Himalayan Salt Myths: Is the Hype Warranted?

Himalayan salt is everywhere. But is the hype based on any hard facts? Let’s take a deeper look into the most popular Himalayan salt myths out there.

Related: 9 Popular Lies About Sugar Busted By Science

What is Himalayan Salt, Exactly?

The uses of Himalayan salt are manifold. Besides being a substitute for regular table salt as a seasoning and for cooking, it’s also commonly used in salt lamps, body scrubs, and bath salts.

You probably know Himalayan salt for its pretty pink hue. But its famous color is not the main reason why pink salt is up to 20x more expensive than regular salt.

The extensive marketing around Himalayan salt and its alleged health benefits is the largest popularity (and price) factor. Typical claims about the health benefits of pink salt include:

  • increased hydration,
  • stabilization of pH level within cells,
  • increased libido,
  • improved circulation,
  • and lowered blood pressure.

But is there any truth to these marketing claims, or is Himalayan salt just an over-priced hype?

Myth 1: Himalayan Salt Comes From the Himalayan Mountains

Himalayan salt’s name is misleading. It’s origins lie in the Khewra Salt Mines in the Punjab region of Pakistan, not in the Himalayan mountains. Khewra is home to the second largest salt mine in the world, which produces a whopping 325.000 tons of salt per year.

Legend has it that the region’s rich salt reserves were already discovered by Alexander the Great over 300 years B.C.His army’s horses were observed licking the stones at Khewra, which led to the discovery of the mine. The first official records of mining activities in the Khewra region, however, date back to the 1200s (1).

The Khewra mines are the product of ancient ocean salt deposits. This technically makes Himalayan salt a sea salt, not a rock salt (which it’s usually marketed as).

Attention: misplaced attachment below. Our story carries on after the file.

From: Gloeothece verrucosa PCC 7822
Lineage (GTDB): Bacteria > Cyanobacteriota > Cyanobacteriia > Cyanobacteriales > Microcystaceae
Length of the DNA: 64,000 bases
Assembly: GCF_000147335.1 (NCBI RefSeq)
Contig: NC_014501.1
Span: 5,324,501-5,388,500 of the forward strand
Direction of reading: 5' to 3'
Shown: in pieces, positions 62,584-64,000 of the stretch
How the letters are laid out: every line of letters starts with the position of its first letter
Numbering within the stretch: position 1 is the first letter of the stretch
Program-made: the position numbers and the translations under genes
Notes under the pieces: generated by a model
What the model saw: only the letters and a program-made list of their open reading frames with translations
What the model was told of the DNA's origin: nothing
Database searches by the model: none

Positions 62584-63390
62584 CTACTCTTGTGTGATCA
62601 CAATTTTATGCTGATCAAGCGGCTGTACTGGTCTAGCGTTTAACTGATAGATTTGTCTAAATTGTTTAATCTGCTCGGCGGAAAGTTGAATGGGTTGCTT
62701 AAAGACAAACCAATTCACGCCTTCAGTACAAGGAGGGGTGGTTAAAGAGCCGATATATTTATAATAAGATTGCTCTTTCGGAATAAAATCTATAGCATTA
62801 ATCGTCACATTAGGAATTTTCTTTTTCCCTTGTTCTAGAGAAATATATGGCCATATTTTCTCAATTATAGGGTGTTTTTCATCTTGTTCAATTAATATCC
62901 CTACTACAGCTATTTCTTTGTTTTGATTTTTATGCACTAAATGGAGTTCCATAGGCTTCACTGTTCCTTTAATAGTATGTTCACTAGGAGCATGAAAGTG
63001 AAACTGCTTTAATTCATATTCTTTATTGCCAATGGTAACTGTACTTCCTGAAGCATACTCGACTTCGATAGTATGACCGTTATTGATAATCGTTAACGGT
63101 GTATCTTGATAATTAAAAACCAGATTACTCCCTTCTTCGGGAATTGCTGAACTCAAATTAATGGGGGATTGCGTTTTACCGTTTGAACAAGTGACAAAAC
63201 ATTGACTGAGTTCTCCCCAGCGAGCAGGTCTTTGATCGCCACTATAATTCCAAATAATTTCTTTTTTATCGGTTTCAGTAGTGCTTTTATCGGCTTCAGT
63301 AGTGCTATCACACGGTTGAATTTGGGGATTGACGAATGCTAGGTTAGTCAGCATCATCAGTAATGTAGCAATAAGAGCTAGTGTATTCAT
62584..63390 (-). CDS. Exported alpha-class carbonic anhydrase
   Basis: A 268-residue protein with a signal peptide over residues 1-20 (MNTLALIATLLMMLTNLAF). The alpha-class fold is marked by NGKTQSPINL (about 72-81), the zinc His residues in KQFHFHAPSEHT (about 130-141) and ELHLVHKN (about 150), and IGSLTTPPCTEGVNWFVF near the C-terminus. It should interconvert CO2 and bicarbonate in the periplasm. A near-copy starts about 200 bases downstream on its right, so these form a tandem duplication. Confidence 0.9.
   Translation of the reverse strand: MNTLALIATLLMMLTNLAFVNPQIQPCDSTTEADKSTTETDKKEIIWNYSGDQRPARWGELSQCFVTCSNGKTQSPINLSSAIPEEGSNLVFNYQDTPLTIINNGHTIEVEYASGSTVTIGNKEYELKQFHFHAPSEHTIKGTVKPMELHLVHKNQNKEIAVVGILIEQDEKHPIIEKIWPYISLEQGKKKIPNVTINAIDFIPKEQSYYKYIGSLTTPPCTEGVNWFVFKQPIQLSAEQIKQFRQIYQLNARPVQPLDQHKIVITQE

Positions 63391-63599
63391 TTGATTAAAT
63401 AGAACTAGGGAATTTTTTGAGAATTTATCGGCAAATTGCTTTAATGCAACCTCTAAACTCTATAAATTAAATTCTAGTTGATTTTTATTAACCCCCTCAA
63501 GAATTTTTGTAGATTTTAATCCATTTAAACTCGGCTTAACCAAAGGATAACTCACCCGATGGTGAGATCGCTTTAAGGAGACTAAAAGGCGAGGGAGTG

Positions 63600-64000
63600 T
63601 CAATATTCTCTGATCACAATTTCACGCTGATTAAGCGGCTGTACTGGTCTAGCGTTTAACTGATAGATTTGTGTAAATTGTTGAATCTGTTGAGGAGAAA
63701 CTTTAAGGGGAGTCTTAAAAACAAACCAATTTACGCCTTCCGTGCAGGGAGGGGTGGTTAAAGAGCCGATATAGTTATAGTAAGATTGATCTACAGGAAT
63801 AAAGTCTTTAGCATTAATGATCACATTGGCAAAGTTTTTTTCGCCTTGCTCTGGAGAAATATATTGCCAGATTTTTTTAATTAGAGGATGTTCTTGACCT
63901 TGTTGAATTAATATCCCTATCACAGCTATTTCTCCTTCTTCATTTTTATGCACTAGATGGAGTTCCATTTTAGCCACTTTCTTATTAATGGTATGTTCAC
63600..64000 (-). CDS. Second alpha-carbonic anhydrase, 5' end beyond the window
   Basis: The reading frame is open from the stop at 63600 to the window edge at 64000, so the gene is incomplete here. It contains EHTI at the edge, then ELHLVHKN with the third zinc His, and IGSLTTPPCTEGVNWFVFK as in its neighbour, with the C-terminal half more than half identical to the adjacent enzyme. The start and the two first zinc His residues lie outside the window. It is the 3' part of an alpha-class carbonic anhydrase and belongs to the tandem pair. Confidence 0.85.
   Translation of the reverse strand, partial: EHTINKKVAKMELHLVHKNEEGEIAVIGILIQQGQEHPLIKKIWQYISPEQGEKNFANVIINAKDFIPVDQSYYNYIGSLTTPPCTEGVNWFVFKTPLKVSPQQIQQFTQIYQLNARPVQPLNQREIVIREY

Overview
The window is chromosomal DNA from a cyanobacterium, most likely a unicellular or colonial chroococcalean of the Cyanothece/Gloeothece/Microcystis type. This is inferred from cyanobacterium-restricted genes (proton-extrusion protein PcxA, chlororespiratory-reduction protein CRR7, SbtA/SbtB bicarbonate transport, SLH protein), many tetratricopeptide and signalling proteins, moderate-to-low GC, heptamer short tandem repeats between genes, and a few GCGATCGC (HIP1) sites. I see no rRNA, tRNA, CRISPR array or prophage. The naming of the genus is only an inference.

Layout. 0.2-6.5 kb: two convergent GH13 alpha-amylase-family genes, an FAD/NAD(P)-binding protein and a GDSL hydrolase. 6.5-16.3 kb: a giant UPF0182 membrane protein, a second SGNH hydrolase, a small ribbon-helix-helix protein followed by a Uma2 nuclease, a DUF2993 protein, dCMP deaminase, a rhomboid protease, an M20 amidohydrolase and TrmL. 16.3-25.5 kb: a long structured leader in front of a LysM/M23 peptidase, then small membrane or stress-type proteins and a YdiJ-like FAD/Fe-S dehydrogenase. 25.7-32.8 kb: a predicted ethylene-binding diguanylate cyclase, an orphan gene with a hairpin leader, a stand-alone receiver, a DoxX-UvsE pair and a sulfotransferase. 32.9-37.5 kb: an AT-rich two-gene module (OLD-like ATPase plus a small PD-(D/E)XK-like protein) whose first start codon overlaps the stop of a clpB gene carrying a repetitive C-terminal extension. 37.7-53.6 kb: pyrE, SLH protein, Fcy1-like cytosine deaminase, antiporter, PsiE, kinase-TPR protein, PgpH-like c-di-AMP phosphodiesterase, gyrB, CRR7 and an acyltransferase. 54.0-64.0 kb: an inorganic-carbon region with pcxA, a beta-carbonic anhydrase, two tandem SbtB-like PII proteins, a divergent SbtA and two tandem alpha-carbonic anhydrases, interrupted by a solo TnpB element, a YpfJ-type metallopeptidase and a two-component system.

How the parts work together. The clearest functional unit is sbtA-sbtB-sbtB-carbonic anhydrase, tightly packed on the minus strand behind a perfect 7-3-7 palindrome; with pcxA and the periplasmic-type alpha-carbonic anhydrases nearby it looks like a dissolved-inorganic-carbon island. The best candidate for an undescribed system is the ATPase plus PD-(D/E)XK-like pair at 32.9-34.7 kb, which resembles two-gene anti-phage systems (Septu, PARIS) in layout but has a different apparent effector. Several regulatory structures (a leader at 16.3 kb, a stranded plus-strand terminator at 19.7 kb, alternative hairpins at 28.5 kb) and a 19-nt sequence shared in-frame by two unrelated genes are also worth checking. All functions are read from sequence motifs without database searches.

Myth 2: Himalayan Salt is a Great Source of Minerals

It’s true, Himalayan salt does contain more minerals than regular salt. Pink salt gets its famous color from trace minerals such as iron, chromium, magnesium, potassium, zinc, and calcium.

Because of its trace mineral content, popular belief has it that pink salt is a fantastic source of electrolytes and helps keep the body hydrated. But is Himalayan salt really a great source of minerals?

The simple answer: No.

With a sodium chloride content of around 98%, Himalayan salt’s chemical structure is almost identical to that of conventional salt. Only about 2% of pink salt consists of trace minerals. What’s more, although it contains 84 trace minerals in total, only 15 are known to be important for the human body (2). Many of these minerals come in so little amounts that they are barely detectable.

That said, you would have to eat unhealthy amounts of Himalayan salt to benefit from its mineral contents. For example, eating 5 tbsp of pink salt just barely covers 6% of your daily iron needs.

Myth 3: Himalayan Salt is Lower in Sodium

Is there any truth to the claim that Himalayan salt contains less sodium that conventional table salt? Yes and no.

Since regular salt and pink salt are both around 98% sodium chloride, they have the same amount of sodium per 100g. However, pink salt does contain less sodium per tablespoon.

Because it’s less dense and has larger crystals, a spoonful of Himalayan salt will be less salt overall than a spoonful of regular salt.

But this is not enough to make a substantial difference in daily sodium intake.

The Bottom Line

As of yet, the claim that Himalayan salt is healthier than regular table salt lacks scientific evidence. This makes most of the popular Himalayan salt myths false.

Hence, a great part of the hype around Himalayan salt can be attributed to successful marketing strategies, not to actual health benefits. In some cases, the misleading marketing around pink salt even challenges legal boundaries: “In the United States, the Food and Drug Administration (FDA) warned a manufacturer of dietary supplements, including one consisting of Himalayan salt, to discontinue marketing the products using unproven claims of health benefits” (3).

Although most nutritional claims about pink salt are generally misguided, it definitely still has its aesthetic and culinary merits. Additionally, pink salt is a popular ingredient in wellness and spa products, such as relaxing salt baths or body scrubs.

Ultimately, however, whether spending 20x more on colorful salt is worth it is for you to decide.

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(1) https://global-geography.org/af/Geography/Asia/Pakistan/Special_Information/Khewra_Salt_Mines

(2) https://sciencebasedmedicine.org/pink-himalayan-sea-salt-an-update/

(3) https://en.wikipedia.org/wiki/Himalayan_salt#cite_note-22

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